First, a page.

Transcending the Self
Five ways awe makes you a better person.
Posted August 28, 2017 | Reviewed by Ekua Hagan
Generally, emotions are about the self. They offer us a powerful and immediate assessment of our current state, objectives, and wellbeing, and in so doing, guide our subsequent behaviour and future decisions.
In a time where the self reigns supreme (think selfie, self-belief, self-confidence, self-esteem, self-truth, and the most dominant, self-love), positive, uplifting feelings like happiness that help us to feel good about ourselves are championed in mainstream Western culture and social media.
It is incontestable that the pursuit of happiness and the search for the good life (also known as eudaimonia) is noble and meaningful. It is healthy to seek joy, celebrate personal well-being, and look for fulfillment in the flux of everyday life.
However, what if we began to actively seek out and celebrate emotional experiences that move beyond a fixation with self to reinforce our connectedness to other human beings and the wider planet? What if there were certain emotions that gave us a distinctive and deeper flavour of self-love because they encouraged us to feel unity with others and wonder for the greater cosmos? Self-love could then, perhaps be reconciled with love for humanity, and love for the earth: an altogether more holistic experience of love.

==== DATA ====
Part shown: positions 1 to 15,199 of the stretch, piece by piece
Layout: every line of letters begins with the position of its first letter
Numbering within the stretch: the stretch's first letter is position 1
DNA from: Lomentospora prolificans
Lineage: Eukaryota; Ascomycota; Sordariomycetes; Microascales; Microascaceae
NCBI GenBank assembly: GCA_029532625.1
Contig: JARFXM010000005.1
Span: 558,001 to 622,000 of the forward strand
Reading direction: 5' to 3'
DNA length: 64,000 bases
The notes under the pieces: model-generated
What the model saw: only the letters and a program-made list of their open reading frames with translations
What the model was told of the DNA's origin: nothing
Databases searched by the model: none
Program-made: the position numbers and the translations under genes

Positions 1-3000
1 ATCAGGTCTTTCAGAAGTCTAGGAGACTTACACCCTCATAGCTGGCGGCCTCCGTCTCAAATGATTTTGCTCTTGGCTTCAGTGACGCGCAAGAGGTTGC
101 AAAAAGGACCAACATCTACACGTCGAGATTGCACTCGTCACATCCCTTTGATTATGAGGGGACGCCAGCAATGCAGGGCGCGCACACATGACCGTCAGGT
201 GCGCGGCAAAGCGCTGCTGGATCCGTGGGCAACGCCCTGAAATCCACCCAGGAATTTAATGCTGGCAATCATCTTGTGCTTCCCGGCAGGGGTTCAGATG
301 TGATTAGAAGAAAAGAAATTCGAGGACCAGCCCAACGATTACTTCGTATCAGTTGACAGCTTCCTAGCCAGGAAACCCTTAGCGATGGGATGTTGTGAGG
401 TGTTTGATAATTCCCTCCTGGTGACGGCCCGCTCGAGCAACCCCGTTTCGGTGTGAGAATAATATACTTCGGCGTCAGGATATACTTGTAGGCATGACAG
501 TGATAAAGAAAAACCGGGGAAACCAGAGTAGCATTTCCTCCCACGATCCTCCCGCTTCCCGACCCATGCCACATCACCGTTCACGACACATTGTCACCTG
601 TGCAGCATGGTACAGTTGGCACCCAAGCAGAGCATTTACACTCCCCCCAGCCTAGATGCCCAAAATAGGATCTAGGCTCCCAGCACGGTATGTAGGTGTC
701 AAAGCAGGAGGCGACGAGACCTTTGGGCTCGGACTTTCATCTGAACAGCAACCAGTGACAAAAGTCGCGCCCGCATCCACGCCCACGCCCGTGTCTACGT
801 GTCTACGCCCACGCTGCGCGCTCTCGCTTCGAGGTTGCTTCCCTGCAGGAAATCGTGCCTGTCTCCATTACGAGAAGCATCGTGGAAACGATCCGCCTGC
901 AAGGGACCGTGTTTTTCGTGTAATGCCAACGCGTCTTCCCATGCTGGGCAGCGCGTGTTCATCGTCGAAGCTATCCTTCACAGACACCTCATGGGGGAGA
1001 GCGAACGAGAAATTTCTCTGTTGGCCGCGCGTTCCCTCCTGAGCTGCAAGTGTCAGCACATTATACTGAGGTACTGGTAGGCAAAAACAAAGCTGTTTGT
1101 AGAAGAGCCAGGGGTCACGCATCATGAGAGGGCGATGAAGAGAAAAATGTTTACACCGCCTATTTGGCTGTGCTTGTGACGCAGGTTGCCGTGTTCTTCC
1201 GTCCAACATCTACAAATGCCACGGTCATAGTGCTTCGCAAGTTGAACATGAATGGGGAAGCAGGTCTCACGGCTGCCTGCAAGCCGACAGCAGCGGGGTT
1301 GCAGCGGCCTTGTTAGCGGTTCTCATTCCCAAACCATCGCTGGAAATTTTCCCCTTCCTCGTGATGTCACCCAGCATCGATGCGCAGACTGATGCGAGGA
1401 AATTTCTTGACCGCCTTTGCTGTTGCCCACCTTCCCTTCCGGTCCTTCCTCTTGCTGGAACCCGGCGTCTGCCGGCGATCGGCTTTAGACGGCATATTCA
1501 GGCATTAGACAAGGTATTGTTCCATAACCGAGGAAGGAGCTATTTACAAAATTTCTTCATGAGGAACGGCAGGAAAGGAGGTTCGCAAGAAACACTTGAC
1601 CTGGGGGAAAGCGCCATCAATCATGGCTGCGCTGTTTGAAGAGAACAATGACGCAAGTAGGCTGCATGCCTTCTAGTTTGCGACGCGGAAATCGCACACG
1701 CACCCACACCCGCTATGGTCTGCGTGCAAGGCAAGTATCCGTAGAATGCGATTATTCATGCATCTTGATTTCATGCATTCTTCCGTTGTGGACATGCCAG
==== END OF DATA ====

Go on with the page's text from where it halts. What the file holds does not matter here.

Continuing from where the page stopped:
We need to nourish our emotional landscapes with a broader spectrum of emotions that shift us beyond the self, into a state of interconnectedness. Notably, awe has been identified as one of the rare emotional states (along with gratitude, compassion, elevation, and inspiration) which transcends the self.
In the coming years, as we face far-reaching, inevitable environmental and humanitarian challenges, self-transcendence will be more significant and necessary than ever before. Emotions, long seen by some as irrational or inconsequential, actually lead to tangible outcomes in the sense they propel our decisions and subsequent actions. Harnessing the transformational potential of awe and other self-transcending emotions could radically change how we interact with each other and the world around us.
How awe transcends the self
Awe is one of the very rare emotions that turn our minds outwards, rather than inwards. In experiencing awe, we are encouraged to transcend the boundaries of the individual self. Our attention is drawn outside ourselves to wonder at phenomena in the natural world, the noble actions of others, or the genius of creativity. We are thus invited to re-assess our daily concerns and ingrained expectations of life.
Here are some of the compelling ways in which awe provokes self-transcendence:
Increased awareness of the present moment